Yesterday we went to Mirza Ghalib‘s resting place. It is located in Nizamuddin neighborhood in Delhi, not far from Hazrat Inayat Khan’s dargha. Today was his URS celebration, which we attended in 2007. So in honor of the great Urdu poet and master of the ghazal, here is a poem by him:Let the ascetics sing of the garden of Paradise – We who dwell in the true ecstasy can forget their vase-tamed bouquet. In our hall of mirrors, the map of the one Face appears As the sun’s splendor would spangle a world made of dew. Hidden in this image is also its end, As peasants’ lives harbor revolt and unthreshed corn sparks with fire. Hidden in my silence are a thousand abandoned longings: My words the darkened oil lamp on a stranger’s unspeaking grave. Ghalib, the road of change is before you always: The only line stitching this world’s scattered parts. (trans. Daud Rahbar)
Mirza Ghalib was born in Agra December 17, 1797, and died in Delhi on February 15, 1869. He was a very liberal mystic who believed that the search for God within liberated the seeker from the narrowly Orthodox Islam, encouraging the devotee to look beyond the letter of the law to its essence. His Sufi views and mysticism is greatly reflected in his poems and ghazals. As he once stated: “The object of my worship lies beyond perception’s reach; For men who see, the Ka’aba is a compass, nothing more.”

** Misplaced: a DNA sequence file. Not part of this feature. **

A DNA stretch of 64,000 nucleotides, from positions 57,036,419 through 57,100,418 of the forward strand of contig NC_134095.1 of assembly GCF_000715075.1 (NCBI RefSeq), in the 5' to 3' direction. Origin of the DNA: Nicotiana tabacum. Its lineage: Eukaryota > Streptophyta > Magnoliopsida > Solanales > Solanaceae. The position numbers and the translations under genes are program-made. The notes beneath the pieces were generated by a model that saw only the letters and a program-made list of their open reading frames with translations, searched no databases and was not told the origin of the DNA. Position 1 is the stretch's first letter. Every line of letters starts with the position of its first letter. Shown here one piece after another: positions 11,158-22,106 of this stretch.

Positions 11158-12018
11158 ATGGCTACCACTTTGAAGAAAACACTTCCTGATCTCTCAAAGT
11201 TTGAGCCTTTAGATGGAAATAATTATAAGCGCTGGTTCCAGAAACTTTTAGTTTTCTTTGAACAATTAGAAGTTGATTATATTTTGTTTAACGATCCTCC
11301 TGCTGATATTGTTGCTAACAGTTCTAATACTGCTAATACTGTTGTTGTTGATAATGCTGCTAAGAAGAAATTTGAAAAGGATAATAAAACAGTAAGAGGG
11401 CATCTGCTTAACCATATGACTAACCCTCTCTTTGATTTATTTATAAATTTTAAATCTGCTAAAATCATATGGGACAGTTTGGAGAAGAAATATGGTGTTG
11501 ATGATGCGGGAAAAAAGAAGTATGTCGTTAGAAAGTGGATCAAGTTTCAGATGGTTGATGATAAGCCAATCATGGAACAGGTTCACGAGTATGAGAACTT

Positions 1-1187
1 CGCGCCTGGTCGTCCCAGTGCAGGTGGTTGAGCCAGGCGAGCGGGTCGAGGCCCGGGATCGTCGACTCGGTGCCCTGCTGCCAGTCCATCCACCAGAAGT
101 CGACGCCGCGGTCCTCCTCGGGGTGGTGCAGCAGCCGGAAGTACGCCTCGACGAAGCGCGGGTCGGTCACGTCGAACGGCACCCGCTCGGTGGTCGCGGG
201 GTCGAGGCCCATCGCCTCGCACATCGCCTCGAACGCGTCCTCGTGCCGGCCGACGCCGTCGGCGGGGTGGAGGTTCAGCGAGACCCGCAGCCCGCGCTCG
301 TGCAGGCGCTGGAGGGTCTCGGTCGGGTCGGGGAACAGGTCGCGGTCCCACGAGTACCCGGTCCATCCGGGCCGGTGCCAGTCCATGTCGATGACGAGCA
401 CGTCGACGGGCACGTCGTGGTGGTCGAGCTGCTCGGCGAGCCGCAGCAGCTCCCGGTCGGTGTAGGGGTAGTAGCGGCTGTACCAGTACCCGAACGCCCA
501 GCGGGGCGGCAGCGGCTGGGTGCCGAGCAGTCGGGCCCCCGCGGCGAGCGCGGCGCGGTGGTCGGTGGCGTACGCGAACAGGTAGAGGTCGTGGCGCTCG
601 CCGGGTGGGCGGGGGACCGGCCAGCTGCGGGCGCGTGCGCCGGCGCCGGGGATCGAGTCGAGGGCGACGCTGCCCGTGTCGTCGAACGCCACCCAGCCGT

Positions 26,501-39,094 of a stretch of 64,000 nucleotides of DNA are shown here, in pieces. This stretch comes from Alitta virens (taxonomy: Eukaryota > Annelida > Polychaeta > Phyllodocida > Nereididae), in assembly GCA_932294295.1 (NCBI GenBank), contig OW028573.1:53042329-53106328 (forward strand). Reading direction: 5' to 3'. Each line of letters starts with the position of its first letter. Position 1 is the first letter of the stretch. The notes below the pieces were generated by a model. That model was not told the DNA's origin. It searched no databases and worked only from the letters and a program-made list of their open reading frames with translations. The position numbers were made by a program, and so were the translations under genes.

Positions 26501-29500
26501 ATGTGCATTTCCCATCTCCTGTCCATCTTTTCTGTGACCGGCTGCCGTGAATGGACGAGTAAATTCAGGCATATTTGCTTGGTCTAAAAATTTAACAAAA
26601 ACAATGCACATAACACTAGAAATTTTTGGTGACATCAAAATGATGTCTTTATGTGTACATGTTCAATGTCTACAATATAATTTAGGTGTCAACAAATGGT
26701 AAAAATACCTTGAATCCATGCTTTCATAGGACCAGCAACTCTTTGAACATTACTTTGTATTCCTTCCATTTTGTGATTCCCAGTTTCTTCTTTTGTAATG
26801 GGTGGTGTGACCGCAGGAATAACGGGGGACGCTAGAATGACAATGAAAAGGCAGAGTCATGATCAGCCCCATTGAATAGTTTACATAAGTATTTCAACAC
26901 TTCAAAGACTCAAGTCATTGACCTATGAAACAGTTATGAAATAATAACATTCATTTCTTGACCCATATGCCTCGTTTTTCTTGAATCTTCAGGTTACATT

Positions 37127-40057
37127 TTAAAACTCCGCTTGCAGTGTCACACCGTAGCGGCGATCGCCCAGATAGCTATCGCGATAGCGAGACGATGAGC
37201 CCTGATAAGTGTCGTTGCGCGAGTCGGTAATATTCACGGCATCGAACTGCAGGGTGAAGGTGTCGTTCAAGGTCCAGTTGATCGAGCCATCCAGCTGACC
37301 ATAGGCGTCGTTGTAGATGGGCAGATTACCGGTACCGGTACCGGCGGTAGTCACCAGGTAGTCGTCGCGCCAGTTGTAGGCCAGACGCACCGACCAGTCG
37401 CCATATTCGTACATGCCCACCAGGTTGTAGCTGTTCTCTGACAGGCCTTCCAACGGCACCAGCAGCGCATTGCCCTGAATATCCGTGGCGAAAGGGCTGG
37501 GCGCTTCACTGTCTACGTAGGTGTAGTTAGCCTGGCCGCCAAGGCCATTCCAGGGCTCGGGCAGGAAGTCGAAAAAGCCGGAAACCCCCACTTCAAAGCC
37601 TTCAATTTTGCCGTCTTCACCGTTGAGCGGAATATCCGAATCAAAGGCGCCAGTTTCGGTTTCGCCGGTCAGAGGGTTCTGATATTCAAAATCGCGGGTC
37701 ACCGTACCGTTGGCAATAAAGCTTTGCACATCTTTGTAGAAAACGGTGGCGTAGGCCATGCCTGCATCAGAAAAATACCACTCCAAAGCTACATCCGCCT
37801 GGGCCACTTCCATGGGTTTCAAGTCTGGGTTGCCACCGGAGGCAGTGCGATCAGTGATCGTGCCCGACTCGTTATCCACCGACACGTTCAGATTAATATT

Ghalib believed that if God laid within and could be reached less by ritual than by love, then he was as accessible to Hindus as to Muslims.
He once wrote in a letter to a friend: “In paradise it is true that I shall drink at dawn the pure wine mentioned in the Qu’ran, but where in paradise are the long walks with intoxicated friends in the night, or the drunken crowds shouting merrily? Where shall I find there the intoxication of Monsoon clouds? Where there is no autumn, how can spring exist? If the beautiful houris are always there, where will be the sadness of separation and the joy of union? Where shall we find there a girl who flees away when we would kiss her?”
Info on Ghalib ~ http://www.poemhunter.com/mirza-ghalib/biography/
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